Working alongside the college’s countryside department, zoo staff and animal management students are working to improve biodiversity across the zoo and surrounding campus. This involves habitat creation and habitat management in the form of tree planting, wildflower areas, bug hotel creation, bird box transects, pond maintenance etc
“European Endangered Species Programmes (EEP) and the European Studbooks (ESB) aim at conserving healthy populations of animals, while safeguarding the genetic health of the animals under our care. These programmes act to provide a future for some of the world’s most vulnerable species” http://www.eaza.net/conservation/programmes/
At Reaseheath Mini Zoo we are currently not involved in any EEP (European Endangered Species Programme) breeding programmes but we have recently been approved to be involved for Pygmy Marmosets and are in the process of applying for Bush dogs via EAZA.
We do however hold a number of species involved in EEPs that could be called up to become part of a breeding group to increase the genetic diversity of captive populations these species include:
Our head keeper and members of the HE department perform yearly Great Crested Newt (GCN) survey’s on campus and zoo ponds. These survey’s are undertaken to help improve ponds across the site for Great crested newt habitat. This has also been done alongside eDNA testing of water for GCN on varies ponds onsite to assess presence or absence. RMZ staff have also set up a toad patrol crossing onsite and recruited volunteers to monitor a stretch of road onsite that toads have to cross to reach their breeding pond for spring. This volunteer scheme runs from the end of January- April.
Here at Reaseheath Mini Zoo conservation education is one of the most important strategies we can implement.
We reach 1000’s of people from students to visitors at the zoo and that is just our in person reach our social media platforms. Through our school holiday clubs, school trips, keeper talks, home school session, outreach and signage within the zoo we can spread messages about the threats wildlife face and what can be done to help them.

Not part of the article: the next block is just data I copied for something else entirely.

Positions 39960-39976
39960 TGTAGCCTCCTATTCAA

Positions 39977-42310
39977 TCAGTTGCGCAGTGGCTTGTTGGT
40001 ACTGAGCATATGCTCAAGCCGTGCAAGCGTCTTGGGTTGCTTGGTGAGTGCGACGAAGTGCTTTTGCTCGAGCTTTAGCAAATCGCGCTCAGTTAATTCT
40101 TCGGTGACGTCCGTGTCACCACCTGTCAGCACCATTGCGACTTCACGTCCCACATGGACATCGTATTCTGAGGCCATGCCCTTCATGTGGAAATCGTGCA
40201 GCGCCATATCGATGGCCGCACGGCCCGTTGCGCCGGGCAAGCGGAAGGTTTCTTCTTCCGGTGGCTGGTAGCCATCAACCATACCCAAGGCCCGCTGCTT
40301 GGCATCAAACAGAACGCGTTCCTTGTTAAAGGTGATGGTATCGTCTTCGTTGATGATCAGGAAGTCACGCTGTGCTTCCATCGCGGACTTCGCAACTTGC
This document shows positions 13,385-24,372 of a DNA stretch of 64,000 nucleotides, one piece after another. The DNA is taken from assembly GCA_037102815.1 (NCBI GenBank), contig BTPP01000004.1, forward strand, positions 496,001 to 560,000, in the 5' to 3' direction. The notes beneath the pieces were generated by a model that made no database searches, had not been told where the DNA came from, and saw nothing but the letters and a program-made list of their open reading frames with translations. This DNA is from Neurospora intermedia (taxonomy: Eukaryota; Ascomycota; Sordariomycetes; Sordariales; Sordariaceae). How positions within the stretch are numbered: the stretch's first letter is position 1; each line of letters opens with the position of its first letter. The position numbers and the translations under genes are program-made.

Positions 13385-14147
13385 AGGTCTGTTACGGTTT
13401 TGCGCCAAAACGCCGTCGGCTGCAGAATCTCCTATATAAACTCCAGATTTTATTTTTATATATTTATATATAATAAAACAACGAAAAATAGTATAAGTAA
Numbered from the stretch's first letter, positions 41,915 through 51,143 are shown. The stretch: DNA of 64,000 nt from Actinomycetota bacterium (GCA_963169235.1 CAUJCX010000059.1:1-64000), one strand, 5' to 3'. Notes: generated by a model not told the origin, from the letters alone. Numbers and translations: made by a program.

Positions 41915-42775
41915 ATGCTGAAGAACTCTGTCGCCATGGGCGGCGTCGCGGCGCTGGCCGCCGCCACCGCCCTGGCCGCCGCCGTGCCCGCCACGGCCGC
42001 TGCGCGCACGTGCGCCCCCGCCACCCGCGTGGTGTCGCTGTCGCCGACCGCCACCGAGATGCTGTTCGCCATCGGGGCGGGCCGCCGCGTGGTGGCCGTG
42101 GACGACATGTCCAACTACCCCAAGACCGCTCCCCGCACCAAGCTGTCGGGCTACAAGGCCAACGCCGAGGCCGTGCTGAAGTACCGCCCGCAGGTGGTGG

The future of the Earth’s biodiversity lies with the next generation, and it is crucial for them to grasp the interconnectedness between humanity, animals, and the natural world. Creating an educational curriculum for all visitors, regardless of age, who come to our collection is imperative in order to instil a lifelong appreciation for wildlife from an early stage. This could foster a sustainable lifestyle that is environmentally conscious and empathetic towards our planet and its inhabitants as these individuals mature.
Nature’s SAFE (Saving Animals From Extinction) is one of Europe’s first biobanks dedicated to preserving cells from the world’s most endangered species for regeneration in the future. They cryopreserve cells in tissues such as ovaries, testicles and ears at freezing temperatures (-196°C / -320°F) in the hope that in the future, these viable tissues may be thawed and used to further conserve thousands of species globally.
We have teamed up with Nature’s SAFE and contribute biological samples to the biobank from the collection at Reaseheath Mini Zoo to help protect species in the future.